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Vietnamese People

Like some other Oriental cultures, Vietnamese culture is extremely concerned with the concept of leadership in terms of the nation. In fact, Vietnamese leaders traditionally held the full authority over the country and it was only the colonization of Vietnam by foreign states that challenged the authority of local leaders. Nevertheless, cultural traditions and respect to authority have never disappeared in Vietnam. At the same time, the means by which leaders of Vietnam reached the support and obedience of large masses of people were and still are quite different from those which are traditionally used in western cultures. In this respect, it is possible to refer to two leaders of Vietnam, Ho Chi Minh and Ngo Dinh Diem, who were leaders of Northern and Southern Vietnam respectively during the rise of Vietnamese people against foreign oppression.

Ngo Dinh Diem was quite different from Ho Chi Minh and his leadership was based on different principles. In fact, Ngo Dinh Diem attempted to demonstrated his authority and his devotedness to his country, his motherland. These characteristics could be traced in the leadership style and personality of Ho Chi Minh. However, Ngo Dinh Diem used quite different methods to maintain his authority and keep power in Southern Vietnam. Even though he maintained his power with the help of American troops, he gained the respect of Vietnamese people using his power of the country, which he controlled. He used repressions to demonstrate his power and authority. For instance, he arrested his political opponents and by the mid-1956 over 100,000 people were imprisoned (Fall, 1967). Such a demonstration of power had a significant impact on Vietnamese people and such repressive means proved to be effective since they were a part of traditional Vietnamese culture.

In stark contrast, Ho Chi Minh was a different leader and he gained the people’s respect and admiration using very different means compared to Ngo Dinh Diem. Unlike Ngo Dinh Diem, Ho Chi Minh was a truly popular leader. He personified the liberty of his people since, in spite of his French education, he had always remained devoted to his motherland, the quality which was essential for Vietnamese leaders. His devotedness to his motherland contributed to his growing popularity among Vietnamese people who respected Ho Chi Minh as a national leader. At the same time, he demonstrated his willingness to help people and readiness to sacrifice himself for the sake of his people. For instance, in his pre-revolutionary life, he assisted peasants and provide them with elementary medical services. Moreover, his last wishes before his death were to cremate his body and burry his ashes in three urns on three different hilltops of Vietnam that symbolized his desire to unite Vietnam, keep independent  and his devotedness to his motherland and his people that were essential characteristics of Vietnamese leaders. Namely, he wrote: “Not only the cremation is good from the point of view of hygiene, but also it saves farmland” (Currey, 1997, p.179).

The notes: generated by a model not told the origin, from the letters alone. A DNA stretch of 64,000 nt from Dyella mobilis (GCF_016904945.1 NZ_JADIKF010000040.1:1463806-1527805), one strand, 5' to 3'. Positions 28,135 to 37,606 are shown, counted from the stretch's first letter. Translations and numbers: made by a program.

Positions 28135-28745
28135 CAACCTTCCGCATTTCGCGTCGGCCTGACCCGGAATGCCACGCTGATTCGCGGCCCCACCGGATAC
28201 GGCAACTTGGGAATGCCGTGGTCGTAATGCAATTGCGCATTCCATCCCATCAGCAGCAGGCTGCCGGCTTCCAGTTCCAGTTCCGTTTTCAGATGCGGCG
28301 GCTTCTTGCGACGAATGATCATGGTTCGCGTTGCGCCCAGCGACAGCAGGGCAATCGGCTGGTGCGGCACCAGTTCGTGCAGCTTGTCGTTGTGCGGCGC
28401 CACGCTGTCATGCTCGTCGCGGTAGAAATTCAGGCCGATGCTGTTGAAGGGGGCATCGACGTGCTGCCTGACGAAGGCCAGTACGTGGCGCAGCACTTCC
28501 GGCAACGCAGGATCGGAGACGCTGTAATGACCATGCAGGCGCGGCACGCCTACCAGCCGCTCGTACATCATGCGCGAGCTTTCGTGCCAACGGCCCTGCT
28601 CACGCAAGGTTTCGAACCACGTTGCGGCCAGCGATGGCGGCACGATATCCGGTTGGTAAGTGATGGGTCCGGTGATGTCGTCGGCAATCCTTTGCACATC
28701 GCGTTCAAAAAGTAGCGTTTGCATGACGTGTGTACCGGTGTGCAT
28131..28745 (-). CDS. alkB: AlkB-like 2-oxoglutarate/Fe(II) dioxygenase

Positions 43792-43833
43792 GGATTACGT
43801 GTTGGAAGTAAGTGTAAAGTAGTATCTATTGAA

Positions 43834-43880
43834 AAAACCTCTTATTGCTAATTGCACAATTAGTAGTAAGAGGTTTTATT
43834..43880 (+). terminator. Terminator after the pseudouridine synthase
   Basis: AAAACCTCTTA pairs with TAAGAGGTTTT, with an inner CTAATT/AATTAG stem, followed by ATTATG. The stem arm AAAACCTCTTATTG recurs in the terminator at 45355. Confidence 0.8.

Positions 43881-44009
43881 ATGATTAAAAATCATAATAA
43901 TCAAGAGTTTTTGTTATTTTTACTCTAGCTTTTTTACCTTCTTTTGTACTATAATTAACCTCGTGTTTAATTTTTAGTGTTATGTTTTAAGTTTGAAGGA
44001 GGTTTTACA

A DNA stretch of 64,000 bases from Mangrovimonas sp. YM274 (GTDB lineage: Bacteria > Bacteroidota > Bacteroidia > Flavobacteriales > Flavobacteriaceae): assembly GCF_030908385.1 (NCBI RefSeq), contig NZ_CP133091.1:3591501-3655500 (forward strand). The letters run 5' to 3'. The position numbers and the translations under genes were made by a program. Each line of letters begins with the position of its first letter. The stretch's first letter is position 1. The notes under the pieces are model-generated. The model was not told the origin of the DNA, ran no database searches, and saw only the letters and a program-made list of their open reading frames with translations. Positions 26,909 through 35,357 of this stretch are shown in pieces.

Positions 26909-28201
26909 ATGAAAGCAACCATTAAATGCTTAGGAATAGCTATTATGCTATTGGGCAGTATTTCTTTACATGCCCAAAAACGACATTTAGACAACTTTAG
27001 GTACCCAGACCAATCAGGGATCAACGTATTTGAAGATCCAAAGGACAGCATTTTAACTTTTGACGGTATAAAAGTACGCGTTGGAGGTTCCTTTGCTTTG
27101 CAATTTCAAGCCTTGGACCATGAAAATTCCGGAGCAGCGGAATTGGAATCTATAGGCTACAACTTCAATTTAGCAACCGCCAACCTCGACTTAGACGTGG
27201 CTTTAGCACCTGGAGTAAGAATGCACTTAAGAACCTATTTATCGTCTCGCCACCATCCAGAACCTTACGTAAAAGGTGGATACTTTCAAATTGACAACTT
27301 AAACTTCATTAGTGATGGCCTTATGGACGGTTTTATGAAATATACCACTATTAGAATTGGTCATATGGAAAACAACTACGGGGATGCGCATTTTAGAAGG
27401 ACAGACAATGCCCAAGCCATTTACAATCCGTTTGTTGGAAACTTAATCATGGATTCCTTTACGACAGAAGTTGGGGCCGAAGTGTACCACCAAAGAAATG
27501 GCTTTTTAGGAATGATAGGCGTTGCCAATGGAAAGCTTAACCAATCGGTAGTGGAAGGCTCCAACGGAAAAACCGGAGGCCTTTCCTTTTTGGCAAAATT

Thus, both leaders personified traditional traits of Vietnamese leaders, which included the power, firmness, authority, respect to Vietnamese people, motherland and concerns with people’s needs.



Currey, C.B. (1997). Victory At Any Cost. Washington: Brassey’s.
Fall, B. (1967). Last reflections on a War. New York: Doubleday

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